Picture of author.
9 Works 138 Membros 2 Críticas

About the Author

Image credit: Kenneth P. Werrell [credit: Allied Powers' Response to the Holocaust Conference]

Obras por Kenneth P. Werrell


Conhecimento Comum

Nome canónico
Werrell, Kenneth P.
Data de nascimento
United States Air Force Academy
Duke University
Radford University
United States Air Force

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Dr. Kenneth P. Werrell conducted the original study while serving as a visiting professor at the Air University Center for Aerospace Doctrine, Research and Education, Maxwell Air Force Base, Alabama, from 1981 to 1983. He revised the study while working at the Airpower Research Institute in 1999-2001.

Dr. Werrell graduated from the United States Air Force Academy in 1960 and earned his pilot wings the next year. He served with the 56th Weather Reconnaissance Squadron at Yokota Air Base, Japan, from 1962 until 1965, completing the tour as an aircraft commander of the WB-50. He resigned his commission in 1965 and went on to earn his master's and doctorate degrees from Duke University.

Dr. Werrell taught at Radford University, Virginia, beginning in 1970 and retired as a professor in 1996. He also served as a contract historian at the Army War College and taught one year at the Command and General Staff College.

Dr. Werrell has authored numerous articles and books about military history, including Eighth Air Force Bibliography (Manhattan, Kans.: Aerospace Historian, Kansas State University, 1981); The Evolution of the Cruise Missile (Maxwell AFB, Ala.: Air University Press, September 1985); Who Fears?: The 301st in War and Peace, 1942--1979 (Dallas, Tex.: Taylor Publishing, 1991); Blankets of Fire: U.S. Bombers over Japan during World War II (Washington, D.C.: Smithsonian Institution, 1998); and Chasing the Silver Bullet: US Air Force Weapons Development from Vietnam to Desert Storm (Washington, D.C.: Smithsonian Institution, 2003). His most recent book is Sabres over MiG Alley: The F-86 and the Battle for Air Superiority in Korea (Annapolis, Md.: US Naval Institute Press, 2005).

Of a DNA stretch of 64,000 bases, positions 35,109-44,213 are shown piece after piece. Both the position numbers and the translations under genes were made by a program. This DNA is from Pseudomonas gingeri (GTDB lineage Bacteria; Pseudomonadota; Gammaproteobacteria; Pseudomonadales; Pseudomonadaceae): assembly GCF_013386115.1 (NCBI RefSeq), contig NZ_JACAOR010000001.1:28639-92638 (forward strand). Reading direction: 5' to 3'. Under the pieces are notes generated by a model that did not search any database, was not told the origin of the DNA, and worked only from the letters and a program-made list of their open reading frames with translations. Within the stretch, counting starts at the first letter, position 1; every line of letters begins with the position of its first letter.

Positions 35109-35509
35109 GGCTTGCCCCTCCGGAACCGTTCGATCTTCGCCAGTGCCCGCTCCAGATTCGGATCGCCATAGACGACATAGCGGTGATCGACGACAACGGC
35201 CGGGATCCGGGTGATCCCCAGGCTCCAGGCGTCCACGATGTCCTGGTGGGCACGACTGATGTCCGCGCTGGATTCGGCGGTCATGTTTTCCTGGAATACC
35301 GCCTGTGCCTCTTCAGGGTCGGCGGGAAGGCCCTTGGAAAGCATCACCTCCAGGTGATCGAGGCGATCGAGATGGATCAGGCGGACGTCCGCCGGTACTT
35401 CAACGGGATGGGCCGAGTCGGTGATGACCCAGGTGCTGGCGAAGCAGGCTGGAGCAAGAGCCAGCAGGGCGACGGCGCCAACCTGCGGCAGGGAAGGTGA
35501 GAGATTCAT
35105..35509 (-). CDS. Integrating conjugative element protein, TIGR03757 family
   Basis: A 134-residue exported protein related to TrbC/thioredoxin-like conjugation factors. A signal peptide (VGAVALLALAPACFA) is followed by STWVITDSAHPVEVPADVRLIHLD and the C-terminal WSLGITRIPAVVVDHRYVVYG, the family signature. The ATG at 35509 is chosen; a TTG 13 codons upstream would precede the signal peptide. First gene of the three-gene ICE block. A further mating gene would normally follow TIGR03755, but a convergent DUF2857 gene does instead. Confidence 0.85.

[from page xv of Archie to SAM, published 2005)



Blankets of Fire is more than just a history of the B-29 bombing effort against Japan during the Second World War. Mr. Werrell opens with a concise history of the evolution of the concept of strategic bombing. He describes how the impact of the World War One experience shaped the thinking of the key proponents of strategic bombing in the inter-war period. He introduces the reader to the individuals who wrote about and discussed strategic bombing and he ends his discussion with a summary of the world view of strategic bombing on the eve of World War Two.

Next, the author provides a history of the genesis of the need for a very long range bomber and the rush to develop and produce the B-29. He describes the pressure under which the developers were working and he highlights the resultant bug ridden nature of the B-29 (in particular its power plant) and what this translated into with respect to bomber losses – 30% due to enemy action and 70% to other causes.

Following the chapter on the B-29 is a chapter titled “The Education of a General” which gives the background on General LeMay and the handful of other generals directly involved in the wartime deployment and use of the B-29.

The remainder of the book describes the sequence of events leading up to the attacks on Japan, the shift from precision to area bombing, the execution and impact of the fire raids, the decision to use the atomic bombs on Hiroshima and Nagasaki and the aftermath of all of these efforts.

The author does an excellent job of providing the reader with an understanding of all of the aspects of the concept of strategic bombing as practiced in World War II and the consequences of putting that concept into practice. I would recommend this book to anyone who has an interest in 20th Century history.
… (mais)
alco261 | Oct 30, 2017 |
While it's unfair to criticize this book for what it's not, Werrell begs the question by making the following statement himself towards the end that: "The USAF has consistently focused more on flying than fighting, more on airframes than air munitions." Substitute the phrase 'operations and strategy' for "air munitions" and you'll appreciate the limitations of this study, particularly when it becomes time to consider the performance of the USAF in Iraq versus Vietnam. That said, Werrell provides a useful compendium of case studies of the key aircraft that came into service in the wake of Vietnam, with the key overarching insight being that the challenge for the USAF remains to optimize performance so as to maintain operational flexibility. Perhaps for his next book Werrell will produce a work with the subtitle: The History of U.S. Air Force Operational and Strategic Thought. The need is there.… (mais)
Shrike58 | Jul 18, 2006 |

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